Your comment confuses (or accuses me of confusing) epistemological and metaphysical questions. There are many things we do not understand, i.e. mysteries.

    I have never claimed that anything we don’t understand is magical. In fact my position is precisely the opposite – that everything, mysteries included, are not magical, that they are in fact phenomena governed by law, and subject to rational analysis.

    So if I ever suggest a proposition appears to be “magical”, all that is neccessary to refute it is come up with any hypothesis, however wild or unlikely, that explains how such a phenomenon might work in some system governed by law.

    Scientists do this all the time – that is where “dark matter” came from. Dark matter is a mystery. No one knows whether dark matter exists, it is simply a hypothesis based on the principle that the material universe is governed by law.

    If the material universe isn’t governed by law, then the hypothesis of dark matter is entirely superfluous. If the spiritual universe isn’t governed by law, likewise virtually anything we can say about it.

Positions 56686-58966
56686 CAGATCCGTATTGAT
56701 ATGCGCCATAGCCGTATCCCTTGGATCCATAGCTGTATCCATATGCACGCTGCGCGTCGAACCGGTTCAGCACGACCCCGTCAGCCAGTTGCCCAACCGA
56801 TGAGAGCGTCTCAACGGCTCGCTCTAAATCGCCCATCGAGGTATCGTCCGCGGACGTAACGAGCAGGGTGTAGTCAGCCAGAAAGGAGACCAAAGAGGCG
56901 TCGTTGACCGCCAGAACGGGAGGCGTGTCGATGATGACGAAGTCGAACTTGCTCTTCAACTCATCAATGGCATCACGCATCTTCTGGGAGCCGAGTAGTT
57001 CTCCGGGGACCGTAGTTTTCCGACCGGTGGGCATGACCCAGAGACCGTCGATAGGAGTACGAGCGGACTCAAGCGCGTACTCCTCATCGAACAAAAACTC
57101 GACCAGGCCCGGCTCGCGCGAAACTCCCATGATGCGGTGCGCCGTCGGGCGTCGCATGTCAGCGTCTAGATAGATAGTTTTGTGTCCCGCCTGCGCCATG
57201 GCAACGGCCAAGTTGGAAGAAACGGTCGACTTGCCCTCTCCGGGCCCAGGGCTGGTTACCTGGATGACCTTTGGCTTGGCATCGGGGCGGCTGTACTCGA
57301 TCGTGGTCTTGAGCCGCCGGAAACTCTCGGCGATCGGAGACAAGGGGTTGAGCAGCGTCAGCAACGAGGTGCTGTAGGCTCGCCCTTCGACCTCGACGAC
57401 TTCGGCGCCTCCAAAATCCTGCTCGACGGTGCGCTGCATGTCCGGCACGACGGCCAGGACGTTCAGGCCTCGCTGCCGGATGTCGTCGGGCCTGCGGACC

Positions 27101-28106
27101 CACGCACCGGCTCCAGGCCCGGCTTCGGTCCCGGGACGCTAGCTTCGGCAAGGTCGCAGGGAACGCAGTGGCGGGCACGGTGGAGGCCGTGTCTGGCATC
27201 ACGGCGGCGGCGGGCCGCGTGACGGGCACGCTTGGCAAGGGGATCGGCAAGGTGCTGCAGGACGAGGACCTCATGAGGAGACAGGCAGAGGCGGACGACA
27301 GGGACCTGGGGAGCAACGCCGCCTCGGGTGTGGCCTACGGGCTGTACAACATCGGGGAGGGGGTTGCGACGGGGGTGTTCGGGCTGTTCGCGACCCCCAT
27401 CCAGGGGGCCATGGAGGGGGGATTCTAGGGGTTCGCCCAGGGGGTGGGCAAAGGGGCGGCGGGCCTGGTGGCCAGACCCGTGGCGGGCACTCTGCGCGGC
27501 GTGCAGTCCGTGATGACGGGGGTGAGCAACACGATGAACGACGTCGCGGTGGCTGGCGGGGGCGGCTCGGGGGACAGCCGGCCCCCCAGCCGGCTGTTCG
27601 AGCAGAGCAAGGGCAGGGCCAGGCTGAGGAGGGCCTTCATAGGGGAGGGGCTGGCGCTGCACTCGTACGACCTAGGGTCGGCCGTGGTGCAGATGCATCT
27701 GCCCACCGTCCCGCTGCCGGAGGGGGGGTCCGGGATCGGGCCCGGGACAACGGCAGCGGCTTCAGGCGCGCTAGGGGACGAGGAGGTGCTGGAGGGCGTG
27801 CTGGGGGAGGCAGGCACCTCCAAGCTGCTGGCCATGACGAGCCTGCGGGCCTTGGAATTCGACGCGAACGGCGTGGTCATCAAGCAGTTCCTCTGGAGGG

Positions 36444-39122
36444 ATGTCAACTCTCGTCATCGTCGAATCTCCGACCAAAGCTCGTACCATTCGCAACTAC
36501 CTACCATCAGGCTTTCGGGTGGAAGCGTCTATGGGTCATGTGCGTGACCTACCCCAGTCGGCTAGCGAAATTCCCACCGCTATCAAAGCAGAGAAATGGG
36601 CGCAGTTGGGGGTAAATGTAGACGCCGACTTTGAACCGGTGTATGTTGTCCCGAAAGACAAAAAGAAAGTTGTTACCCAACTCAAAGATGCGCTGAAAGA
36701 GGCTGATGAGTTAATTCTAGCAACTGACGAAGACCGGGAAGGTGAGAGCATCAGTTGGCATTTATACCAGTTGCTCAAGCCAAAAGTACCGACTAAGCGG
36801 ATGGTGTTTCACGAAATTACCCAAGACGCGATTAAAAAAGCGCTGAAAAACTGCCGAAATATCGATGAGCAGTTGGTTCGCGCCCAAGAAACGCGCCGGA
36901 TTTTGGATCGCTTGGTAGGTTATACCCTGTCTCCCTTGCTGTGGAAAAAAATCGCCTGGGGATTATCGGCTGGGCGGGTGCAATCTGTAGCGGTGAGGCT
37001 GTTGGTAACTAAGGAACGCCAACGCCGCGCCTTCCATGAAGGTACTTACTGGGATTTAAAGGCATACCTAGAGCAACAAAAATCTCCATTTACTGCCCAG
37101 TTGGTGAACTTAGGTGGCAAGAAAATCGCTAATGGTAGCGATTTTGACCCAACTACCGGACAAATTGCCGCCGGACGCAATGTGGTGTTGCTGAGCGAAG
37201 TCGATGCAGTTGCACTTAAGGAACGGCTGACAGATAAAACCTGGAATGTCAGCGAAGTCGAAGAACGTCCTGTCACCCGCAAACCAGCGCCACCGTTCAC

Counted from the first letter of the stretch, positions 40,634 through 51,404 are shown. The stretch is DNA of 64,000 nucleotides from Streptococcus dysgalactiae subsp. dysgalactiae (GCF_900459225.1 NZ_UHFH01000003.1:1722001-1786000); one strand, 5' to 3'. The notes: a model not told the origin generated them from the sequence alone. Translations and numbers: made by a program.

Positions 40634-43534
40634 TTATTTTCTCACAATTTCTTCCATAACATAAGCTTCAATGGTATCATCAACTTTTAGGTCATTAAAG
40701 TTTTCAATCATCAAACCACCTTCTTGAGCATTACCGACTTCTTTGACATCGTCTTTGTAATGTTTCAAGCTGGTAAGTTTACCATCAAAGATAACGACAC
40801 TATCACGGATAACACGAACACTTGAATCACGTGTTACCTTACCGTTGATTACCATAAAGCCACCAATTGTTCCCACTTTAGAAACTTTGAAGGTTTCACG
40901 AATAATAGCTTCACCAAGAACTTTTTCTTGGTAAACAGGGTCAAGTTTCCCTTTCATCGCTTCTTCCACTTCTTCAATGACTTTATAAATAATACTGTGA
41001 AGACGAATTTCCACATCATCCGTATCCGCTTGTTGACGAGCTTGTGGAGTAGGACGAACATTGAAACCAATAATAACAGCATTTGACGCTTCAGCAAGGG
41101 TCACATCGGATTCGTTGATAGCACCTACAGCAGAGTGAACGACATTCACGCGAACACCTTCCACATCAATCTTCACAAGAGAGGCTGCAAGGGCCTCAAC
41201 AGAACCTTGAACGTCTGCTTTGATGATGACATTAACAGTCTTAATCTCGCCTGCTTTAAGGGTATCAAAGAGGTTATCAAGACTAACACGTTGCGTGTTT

Comment by Mark D. — November 5, 2009 @ 10:55 pm

  20. The problem Mark is that you consistently make arguments about the spirit world based on what you know about the non-spirit world. When people suggest that perhaps X or Y is possible in the spirit world you cry “magic!” if you don’t like the suggestion. But if the law of the spirit world allows X and Y it is not magic at all. Since none of us know anything about the laws of the spirit world none of us have a basis to know what is possible or not.

    Comment by Geoff J — November 5, 2009 @ 11:21 pm

  21. Geoff J, When I say that a phenomenon does not appear to be explainable in terms of a system governed by law, I am claiming that there is no logically consistent explanation in any possible world governed by law – doesn’t matter what the world consists of or what the laws are, just as long as they are laws.

    Take for example assertion that something has a shape but doesn’t have parts. That is dangerously close to a logical contradiction because shapes have externally visible parts by definition – that is what makes it a shape.

    Comment by Mark D. — November 6, 2009 @ 12:03 am